A lake is a concept of lakes. It has continuity of similarity. From a single drop of water to a puddle, to a pool, to a lake, to an ocean. Each stage of the concept is a change.

Lake Erie is a concept of a lake that has continuity of itself. Each changing existence of itself is a change.

 

Nothing exists in our minds until we have a concept of it.

 

Socrates knew this when he said “We cannot discuss virtue until we know what virtue is.”

 

So now we have a metaconcept. A concept of concepts.

 

We cannot discuss anything until we understand the concept.

 

Socrates said this in Plato’s The Republic : “You cannot discuss virtue until you know what virtue is.”

 

 

 

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© 2014 All Rights Reserved

Concepting Hammers

2 Mar

 

As you can see the concept of a hammer is extensive.

As you can also see we could have ten thousand different names that label every tiny difference in any given concept of hammer. We can name claw hammers, for instance, by the shapes of their heads, the degree of curve to the claw, the weight of each, the length of the handle, and the various compositions of each. We could do this until it would require a month just to memorize the names of each possible variation of claw hammer.

And then we could declare that each “different” claw hammer was distinct and separate from all the others and you should never confuse them.

It would take a lot of study to master all of the terms. Many of those who had accomplished this would feel superior in their knowledge and education over those who did not know the “correct” terms. Even though those with the “superior” education might not be able to do the physical work half as well.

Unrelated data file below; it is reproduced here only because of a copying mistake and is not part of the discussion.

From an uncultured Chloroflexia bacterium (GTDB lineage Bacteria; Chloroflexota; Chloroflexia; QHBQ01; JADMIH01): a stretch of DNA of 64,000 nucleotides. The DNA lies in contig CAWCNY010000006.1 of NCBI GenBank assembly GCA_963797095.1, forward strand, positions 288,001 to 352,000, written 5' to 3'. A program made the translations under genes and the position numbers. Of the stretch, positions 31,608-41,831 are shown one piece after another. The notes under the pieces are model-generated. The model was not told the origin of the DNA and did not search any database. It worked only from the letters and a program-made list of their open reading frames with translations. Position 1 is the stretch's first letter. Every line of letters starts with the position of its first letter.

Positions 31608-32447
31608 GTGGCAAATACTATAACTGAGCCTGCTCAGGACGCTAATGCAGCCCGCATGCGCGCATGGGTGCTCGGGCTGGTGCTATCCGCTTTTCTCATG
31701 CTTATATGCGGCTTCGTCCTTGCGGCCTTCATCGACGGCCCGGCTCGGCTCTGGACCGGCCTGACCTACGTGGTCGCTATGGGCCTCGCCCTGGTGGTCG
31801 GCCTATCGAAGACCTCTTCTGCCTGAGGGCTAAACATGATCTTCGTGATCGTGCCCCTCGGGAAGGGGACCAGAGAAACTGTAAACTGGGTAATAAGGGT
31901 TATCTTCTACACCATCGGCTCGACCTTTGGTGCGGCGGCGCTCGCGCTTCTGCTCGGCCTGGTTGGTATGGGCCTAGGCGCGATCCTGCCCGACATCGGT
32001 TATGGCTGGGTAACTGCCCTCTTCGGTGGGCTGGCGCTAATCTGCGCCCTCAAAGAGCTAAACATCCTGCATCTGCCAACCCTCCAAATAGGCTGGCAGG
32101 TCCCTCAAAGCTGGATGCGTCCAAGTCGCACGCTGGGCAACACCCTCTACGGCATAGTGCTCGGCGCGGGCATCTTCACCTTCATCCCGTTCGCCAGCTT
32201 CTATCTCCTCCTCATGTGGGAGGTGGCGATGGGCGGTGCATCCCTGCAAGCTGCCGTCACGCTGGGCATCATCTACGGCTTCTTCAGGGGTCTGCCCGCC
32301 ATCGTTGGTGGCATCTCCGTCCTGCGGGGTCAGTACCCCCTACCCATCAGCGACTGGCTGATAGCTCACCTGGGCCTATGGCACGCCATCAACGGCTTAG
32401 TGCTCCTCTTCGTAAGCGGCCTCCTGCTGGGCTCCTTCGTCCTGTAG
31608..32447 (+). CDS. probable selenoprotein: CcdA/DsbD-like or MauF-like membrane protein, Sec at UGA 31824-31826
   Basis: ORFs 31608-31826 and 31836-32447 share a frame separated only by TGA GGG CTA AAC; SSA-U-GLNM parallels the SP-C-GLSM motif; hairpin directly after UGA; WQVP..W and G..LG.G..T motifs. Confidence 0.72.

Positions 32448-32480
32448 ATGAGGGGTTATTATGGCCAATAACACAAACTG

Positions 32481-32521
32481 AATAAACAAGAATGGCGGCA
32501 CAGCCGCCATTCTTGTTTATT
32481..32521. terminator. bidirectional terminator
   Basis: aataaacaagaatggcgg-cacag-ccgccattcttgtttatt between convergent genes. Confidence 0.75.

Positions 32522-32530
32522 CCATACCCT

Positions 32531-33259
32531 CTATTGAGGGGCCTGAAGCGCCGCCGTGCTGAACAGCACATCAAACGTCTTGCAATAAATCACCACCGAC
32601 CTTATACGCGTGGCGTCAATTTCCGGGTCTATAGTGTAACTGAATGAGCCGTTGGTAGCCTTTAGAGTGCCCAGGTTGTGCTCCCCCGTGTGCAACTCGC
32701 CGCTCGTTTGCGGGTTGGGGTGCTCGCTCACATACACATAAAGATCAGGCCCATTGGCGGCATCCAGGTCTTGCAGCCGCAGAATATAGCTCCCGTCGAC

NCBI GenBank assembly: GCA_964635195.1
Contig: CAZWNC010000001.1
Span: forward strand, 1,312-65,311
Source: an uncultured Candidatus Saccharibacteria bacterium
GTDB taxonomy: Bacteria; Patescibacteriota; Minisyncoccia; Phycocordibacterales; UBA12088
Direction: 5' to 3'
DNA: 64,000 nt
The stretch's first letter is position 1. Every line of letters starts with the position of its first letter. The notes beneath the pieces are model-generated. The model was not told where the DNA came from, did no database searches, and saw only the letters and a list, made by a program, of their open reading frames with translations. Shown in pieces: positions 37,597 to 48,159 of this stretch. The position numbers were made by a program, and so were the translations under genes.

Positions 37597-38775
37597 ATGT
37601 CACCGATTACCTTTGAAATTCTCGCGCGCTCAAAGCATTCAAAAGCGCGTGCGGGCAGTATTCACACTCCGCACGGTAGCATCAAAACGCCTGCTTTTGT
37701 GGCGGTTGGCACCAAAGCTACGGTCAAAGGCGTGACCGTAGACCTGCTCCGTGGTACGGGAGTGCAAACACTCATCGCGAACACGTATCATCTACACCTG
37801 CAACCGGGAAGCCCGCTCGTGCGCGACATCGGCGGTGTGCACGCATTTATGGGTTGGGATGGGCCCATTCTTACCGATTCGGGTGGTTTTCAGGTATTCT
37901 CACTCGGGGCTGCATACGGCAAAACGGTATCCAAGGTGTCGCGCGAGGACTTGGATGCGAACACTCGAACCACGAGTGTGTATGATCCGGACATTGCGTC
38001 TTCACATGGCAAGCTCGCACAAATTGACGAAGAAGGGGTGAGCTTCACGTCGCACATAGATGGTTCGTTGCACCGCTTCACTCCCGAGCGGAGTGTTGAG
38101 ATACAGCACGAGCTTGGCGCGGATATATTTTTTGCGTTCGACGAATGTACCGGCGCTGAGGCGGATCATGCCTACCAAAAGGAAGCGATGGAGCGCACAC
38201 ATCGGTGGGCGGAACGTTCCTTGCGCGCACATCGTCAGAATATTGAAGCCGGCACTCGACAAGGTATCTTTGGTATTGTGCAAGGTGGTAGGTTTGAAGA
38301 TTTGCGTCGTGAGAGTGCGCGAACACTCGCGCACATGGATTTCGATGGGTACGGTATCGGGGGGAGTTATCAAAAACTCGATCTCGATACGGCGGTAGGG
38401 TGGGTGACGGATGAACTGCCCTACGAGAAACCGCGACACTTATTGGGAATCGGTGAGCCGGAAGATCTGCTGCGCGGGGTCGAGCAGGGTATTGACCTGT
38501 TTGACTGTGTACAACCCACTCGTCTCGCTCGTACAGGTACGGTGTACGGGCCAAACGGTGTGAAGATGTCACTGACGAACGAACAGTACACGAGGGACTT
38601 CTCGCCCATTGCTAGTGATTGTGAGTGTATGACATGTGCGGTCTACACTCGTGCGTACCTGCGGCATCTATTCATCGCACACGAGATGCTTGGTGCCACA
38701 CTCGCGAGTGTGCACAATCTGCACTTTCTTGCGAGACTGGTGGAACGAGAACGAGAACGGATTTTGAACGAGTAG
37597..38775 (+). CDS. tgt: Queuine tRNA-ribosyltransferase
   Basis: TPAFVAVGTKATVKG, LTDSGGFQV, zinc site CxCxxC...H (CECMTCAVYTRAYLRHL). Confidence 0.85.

An example of this would be my late father-in-law. He lived well into his eighties and was a general contractor since the end of WWII. Bill could barely read and write. He had only a 3rd grade education and had worked on the farm all of his life. When the war came he went to France. When he came back his best friend, who had been studying for his contractor’s license, was set on consolidating his future. His friend had been better off as a child than Bill had been. He had a high school education, which was higher than most in those days. Remember in those days all you needed to get a job on any police department was an honorable discharge. He had studied hard for his contractors license and had received good grades. He had never done the work.

When it was time to go to San Francisco to take the test he did not want to go alone. He badgered Bill into going with him. Bill did not understand the need for his presence. Even though they had fought in the war together and had seen battle together, Bill was a man who could stand on his own. He had plowed the back forty for ten hours straight as a child, all alone, without any need for company. His friend had never been alone in his life.

So Bill went along. As long as he was there he went ahead and put up his three dollars to take the test.

Bill passed.

He friend did not.

They were never friends again.

His friend relied on his education to pass the test.

Bill simply pictured what he would do in any given situation, gave that as the answer, and passed.

His friend was enraged that an ignorant back woods boy had passed the test when a refined, educated, city boy like himself had not. He never forgave Bill. Nor would he ever lower himself to work for Bill.

 

Bill often drove me crazy because for many things he used the same words. I often did not know what he was talking about. For example: He called any thick liquid “Mud”. Coffee was mud. Cement was mud. Stucco was mud. Plaster was mud. Clay was mud.

For Bill “Mud” was a concept.